For example, the American Council on Education offers a range of workshops for aspiring academic leaders, while the Association of American Colleges and Universities runs conferences and summer institutes where faculty teams learn about educational innovations and draw up plans for applying them at their home campuses. A little online research will likely reveal opportunities for you to attend an academic conference where you can both present a scholarly paper and attend a career-enhancing event.
Find local resources. When you join a new institution, it seems natural to familiarize yourself with facilities that will help your scholarship, such as the archives, the high-performance computing cluster, or the microscopy center. A university also has facilities that may become relevant to your developing career, especially as life intersects your work along the way. So attend the campus information fair or browse the institutional website to learn about offices and centers that can help you project a more assertive presence in the classroom, handle emergency child- or elder-care needs, write better-targeted grant proposals, stay fit even in bad weather, and advise students about responsible conduct of research. These local resources were created with you in mind – so do not hesitate to avail yourself of them.
Determine what makes you productive. If you were running laboratory experiments, you would optimize the processes and environment to ensure that contamination or lack of consistency did not invalidate the results. Similarly, establishing a reliable schedule and picking appropriate locations for undertaking the varied tasks in your faculty workday may make you more efficient. Some faculty at my institution have established a “writing boot camp” to help them complete grant proposals and manuscripts on time; they find that committing to write silently in the company of others has boosted their productivity. If you notice that certain kinds of work are best done at certain times of day, in a hushed library or a humming coffee shop, in short bursts or sustained blocks of time, make this part of your routine and reap the benefits.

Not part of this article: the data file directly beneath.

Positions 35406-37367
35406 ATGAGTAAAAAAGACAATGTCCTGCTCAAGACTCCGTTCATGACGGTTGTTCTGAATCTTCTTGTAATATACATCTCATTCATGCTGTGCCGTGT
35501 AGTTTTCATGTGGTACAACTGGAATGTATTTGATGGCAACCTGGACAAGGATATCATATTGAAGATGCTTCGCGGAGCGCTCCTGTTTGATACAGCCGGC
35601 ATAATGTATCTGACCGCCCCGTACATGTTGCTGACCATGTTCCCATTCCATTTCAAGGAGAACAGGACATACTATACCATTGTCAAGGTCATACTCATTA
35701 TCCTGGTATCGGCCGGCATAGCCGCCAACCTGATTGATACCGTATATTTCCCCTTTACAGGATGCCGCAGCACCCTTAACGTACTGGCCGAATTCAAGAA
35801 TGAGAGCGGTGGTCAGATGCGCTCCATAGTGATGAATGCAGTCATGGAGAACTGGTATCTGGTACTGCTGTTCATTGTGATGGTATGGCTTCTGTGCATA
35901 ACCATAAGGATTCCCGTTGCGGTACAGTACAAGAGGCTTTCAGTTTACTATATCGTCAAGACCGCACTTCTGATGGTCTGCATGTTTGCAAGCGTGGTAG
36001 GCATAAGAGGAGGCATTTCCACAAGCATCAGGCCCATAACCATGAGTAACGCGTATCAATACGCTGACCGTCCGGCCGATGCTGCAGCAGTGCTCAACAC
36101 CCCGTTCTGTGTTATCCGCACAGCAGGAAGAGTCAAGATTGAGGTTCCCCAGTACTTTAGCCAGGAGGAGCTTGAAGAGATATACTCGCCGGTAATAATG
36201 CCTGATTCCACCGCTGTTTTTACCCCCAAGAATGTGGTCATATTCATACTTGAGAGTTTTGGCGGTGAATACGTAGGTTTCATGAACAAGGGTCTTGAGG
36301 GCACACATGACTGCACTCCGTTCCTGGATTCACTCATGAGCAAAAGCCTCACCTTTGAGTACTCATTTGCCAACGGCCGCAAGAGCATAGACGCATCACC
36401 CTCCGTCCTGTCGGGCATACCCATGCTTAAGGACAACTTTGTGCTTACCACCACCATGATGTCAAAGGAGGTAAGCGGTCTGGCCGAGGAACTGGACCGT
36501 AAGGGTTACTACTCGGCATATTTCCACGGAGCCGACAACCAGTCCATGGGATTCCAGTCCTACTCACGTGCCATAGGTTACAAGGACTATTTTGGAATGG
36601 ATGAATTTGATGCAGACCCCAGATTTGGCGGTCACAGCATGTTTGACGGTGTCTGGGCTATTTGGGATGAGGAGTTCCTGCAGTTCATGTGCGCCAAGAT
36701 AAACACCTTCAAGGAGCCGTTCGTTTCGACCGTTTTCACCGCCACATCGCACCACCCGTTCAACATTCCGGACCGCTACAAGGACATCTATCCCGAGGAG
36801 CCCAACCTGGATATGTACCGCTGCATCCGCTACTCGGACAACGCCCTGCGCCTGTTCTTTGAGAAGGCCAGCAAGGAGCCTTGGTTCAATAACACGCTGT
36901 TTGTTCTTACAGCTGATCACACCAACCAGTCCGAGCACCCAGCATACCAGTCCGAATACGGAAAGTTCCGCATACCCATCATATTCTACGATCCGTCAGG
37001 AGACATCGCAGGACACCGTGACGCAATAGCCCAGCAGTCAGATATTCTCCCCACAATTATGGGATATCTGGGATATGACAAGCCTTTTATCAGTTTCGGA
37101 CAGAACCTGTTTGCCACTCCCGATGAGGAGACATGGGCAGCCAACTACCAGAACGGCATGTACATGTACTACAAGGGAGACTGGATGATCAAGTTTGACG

Seek specialized mentoring as warranted. Two elements of faculty life for which graduate training provides little practice are writing books and preparing grant proposals. If either of these will be important for your career, it is worth finding expert mentors who can help you develop the necessary skills while moving a particular project toward its deadline. Just as you obtained guidance from your dissertation committee during the writing of your thesis, use a professional editor as a sounding board for writing your first book. After all, a dissertation composed for a specialized academic audience may need substantial reworking to appeal to a publisher’s envisioned national market; the nature of the required changes may not be obvious to a neophyte. A good editor will put you through the equivalent of a rigorous writing critique and a crash course in the realities of modern publishing. My colleagues who have worked with an editor report that it is incredibly helpful.
Similarly, a grant-writing expert can help you learn how to glean the key information from a call for proposals, structure your proposal to convey the required details appropriately, and describe your work succinctly for general audiences. This expertise may come in many forms: a colleague with multiple grants, someone who has served as a program officer for a funding agency, workshops offered by your institutions’ research support office, or even a professional writer who is available to help faculty write proposals. As a side note, when a funding agency requires you to include public outreach in your project, offices at your institution that deal with extension, community engagement, or pre-college programs are good sources of advice on designing feasible and effective outreach initiatives.
Summary. While your studies have not necessarily helped you practice all of the activities faculty members are expected to undertake, graduate coursework and research do provide essential experience as a scholar. Applying that familiar approach to your career can help you map out your goals, get appropriate advice, learn the new skills you need, and advance toward a desired position or promotion.
Along the way, you will encounter situations where career meets life. Requesting a sabbatical, a parental leave, a dual-career accommodation, or an award nomination are all examples of routine professional matters that can, mistakenly, feel akin to asking for personal favors or special treatment. These work-related issues will actually benefit from the same scholarly approach discussed here. However, because they raise special questions about where to seek the most reliable information about your options, I will address them in a forthcoming follow-up article.
Elizabeth H. Simmons is dean of Lyman Briggs College and professor of physics at Michigan State University.